It’s not. We’re saying we’re digital first now, and people are coming around. Some are better than others. I think it’s a little bit of an instinct for some. CTV News had our Snapchat password, I gave it to them, and it was awesome. When CTV News was in London covering the Queen’s birthday, you know, I can’t fake that. It’s live and they’re there! Maybe some people will wonder what value that adds to the website, but I think it’s reaching this group that’s constantly on Snapchat.
It’s not mandatory for reporters to all have their own Twitter accounts?
No, it’s not mandatory, but they all do now. Some tweet more than others, but I think a lot of them are seeing the value of tweeting because we can embed, collect [the tweets] — and it’s a way of taking notes too. Or if they’re at trial, we can fold that all into a live blog, and people will follow along cause they want to know exactly what’s happening, minute by minute. So everybody has a Twitter account, [but] some are more prolific than others.
Also I think it’s a personality thing. Most journalists want to be tweeting, I feel. It’s part of their brand.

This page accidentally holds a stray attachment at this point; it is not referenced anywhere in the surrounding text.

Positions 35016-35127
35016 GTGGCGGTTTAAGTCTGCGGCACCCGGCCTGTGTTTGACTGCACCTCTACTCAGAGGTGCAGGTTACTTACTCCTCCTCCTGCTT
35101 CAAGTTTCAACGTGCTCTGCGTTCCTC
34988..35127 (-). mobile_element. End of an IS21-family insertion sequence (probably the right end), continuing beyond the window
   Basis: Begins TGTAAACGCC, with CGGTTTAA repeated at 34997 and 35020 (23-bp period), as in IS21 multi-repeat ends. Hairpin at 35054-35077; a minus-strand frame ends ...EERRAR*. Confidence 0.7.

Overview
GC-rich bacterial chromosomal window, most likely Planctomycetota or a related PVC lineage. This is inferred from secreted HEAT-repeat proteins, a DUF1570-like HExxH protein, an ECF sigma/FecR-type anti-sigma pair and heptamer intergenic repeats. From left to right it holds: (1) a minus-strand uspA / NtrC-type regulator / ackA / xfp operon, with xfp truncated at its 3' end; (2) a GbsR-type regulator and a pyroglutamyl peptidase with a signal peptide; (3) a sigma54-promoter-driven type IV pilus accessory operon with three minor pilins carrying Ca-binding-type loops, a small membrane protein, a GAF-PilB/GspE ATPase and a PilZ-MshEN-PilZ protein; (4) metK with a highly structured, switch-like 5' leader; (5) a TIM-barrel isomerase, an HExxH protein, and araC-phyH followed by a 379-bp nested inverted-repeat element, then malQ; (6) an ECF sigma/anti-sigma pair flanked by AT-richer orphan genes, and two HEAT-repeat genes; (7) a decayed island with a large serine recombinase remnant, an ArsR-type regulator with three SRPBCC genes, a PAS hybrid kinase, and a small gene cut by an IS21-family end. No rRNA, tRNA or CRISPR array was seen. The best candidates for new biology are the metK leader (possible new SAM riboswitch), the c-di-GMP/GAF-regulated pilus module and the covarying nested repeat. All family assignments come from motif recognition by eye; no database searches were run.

You mentioned some tools. What tools do you use?
We have some of our own analytics tools, which I won’t mention because I don’t want our competitors to know what we’re using. But I’ll see what’s trending on our website, I’ll also see what’s trending worldwide, and on Facebook or Twitter or of course I’ll look at Twitter Trending, but also there are times when there are false campaigns being circulated. And I start to see more and more emails sending me an infographic about how refugees get more money than Canadian seniors. But it’s not true. So we did a fact check. And that was one of our most read [story], for days and days, and it still comes back.